Carl was coming off a World Series run, but was limited during the year due to some hamstring issues. After touring the Houston Christian Facilities and talking with them about my training philosophy, he committed and became DST’s first professional client! We had a tremendous off-season as his hamstring issues went away and he was able to sprint full-speed for the first time in over a year.
After a successful baseball off-season, the Houston Christian baseball team performed on the field. With their leadership and great talent, they played in another State Championship and their star pitcher was drafted by the Orioles after the season.
The work that I was doing with baseball got the attention of then-Head Football Coach Mike Johnston. Johnston is a Texas football legend and is credited for being the catalyst in Katy High School becoming the dominant force they are. Coach Johnston communicated to me that he had never seen the level of enthusiasm the baseball team was demonstrating in their off-season training before. He later asked if I would be interested in implementing something similar for the football team for their off-season and, of course, I accepted. I couldn’t believe how things had turned around from that first morning at Briarbend Park
Yes, Year One definitely had amazing highlights and was filled with blessings, but it also couldn’t have had a more humble beginning. That’s why it’s so important to stay resilient and relentless in pursuit of your dreams.
-- Lee Fiocchi
The kettlebell windmill is a great exercise that improves many traits at once. We all know that mobility, stability, and strength are vital to optimizing sport performance. Any time we can accomplish all these physical attributes at once is ideal to maximize training time.
Thoracic spine rotation is something that many athletes lack and is necessary for optimal sports performance. As a throwing athlete, thoracic spine mobility is imperative to attaining separation and fluidity in the throwing motion. Elbow and shoulder health is also very much dependent on the thoracic spine doing the job it is intended to do.
Shoulder stability is also very important as the shoulder joint is the most unstable joint in the body. Good control and alignment of the joint can help to prevent many common injuries that athletes face in sports like baseball. Throwing a baseball is the fastest motion in sports, and therefore extremely stressful. Proper stability will ensure that the shoulder can withstand the repetitive stresses and avoid the common overuse injuries.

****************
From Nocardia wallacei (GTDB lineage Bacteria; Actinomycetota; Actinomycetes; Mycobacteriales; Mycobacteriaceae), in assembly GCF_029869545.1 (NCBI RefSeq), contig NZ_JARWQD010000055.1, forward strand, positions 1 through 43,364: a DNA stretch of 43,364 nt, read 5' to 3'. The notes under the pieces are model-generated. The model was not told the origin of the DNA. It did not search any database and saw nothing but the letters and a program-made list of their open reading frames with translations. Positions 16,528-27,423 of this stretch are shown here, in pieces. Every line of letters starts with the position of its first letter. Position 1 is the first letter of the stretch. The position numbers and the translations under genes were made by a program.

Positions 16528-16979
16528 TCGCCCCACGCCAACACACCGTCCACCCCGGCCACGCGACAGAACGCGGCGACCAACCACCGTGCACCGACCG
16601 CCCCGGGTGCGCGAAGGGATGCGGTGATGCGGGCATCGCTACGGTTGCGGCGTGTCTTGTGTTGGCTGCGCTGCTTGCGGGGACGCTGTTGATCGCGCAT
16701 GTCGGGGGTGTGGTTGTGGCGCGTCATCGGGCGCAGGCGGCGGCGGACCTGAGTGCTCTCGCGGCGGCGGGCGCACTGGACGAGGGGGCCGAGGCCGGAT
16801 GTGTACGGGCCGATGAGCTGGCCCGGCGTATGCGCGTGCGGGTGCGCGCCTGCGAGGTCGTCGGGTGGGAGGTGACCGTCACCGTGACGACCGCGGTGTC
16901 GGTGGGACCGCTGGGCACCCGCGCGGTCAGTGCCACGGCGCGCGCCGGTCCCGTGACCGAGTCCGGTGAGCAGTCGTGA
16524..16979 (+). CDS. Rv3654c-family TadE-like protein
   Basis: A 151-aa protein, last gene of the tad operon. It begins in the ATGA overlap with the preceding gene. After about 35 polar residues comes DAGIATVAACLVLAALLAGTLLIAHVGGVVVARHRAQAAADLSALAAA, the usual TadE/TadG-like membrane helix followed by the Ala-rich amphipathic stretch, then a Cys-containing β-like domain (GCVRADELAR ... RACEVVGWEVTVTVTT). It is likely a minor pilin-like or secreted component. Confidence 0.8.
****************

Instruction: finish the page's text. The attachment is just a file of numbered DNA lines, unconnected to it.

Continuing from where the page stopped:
The windmill also helps to improve lateral core stability where the oblique’s resist against unwanted movement of the spine. When sprinting, many athletes lack the necessary core stability to maintain posture. This is evident when the athlete exhibits a lateral hip hike or an unnecessary side bend of the torso. Stability through the core will ensure that all force is being put into the ground as it should and not lost, thus achieving maximum velocity.
Physical Principle: Tempo
By Sammy Knox
When discussing tempo in training, we are referring to the speed at which we execute the exercise. Training with different tempos is important because it will provide the athlete with a different stress, therefore causing a specific adaptation to that stress. There are three different tempos we utilize in our training because there are three different types of muscular contractions.
Isometric – a muscle that does not change in length while contracting
Concentric - a muscle that is shortening in length while contracting
- The better you are at eccentric strength (a slow descent in the squat), the better you will be at absorbing force. This is important for both preventing injury and increasing performance. When sprinting, we want to spend very little time on the ground while still being able to apply enough force to be fast. The stronger the athlete is eccentrically, the better they will be able to achieve this.
- Isometric strength (holding the bottom of the squat) is beneficial to being a well-rounded athlete, as you are required to hold static postures under high forces and velocities while sprinting. Our core muscles must be strong isometrically during sprinting and other athletic feats to transfer force in the most efficient and effective way.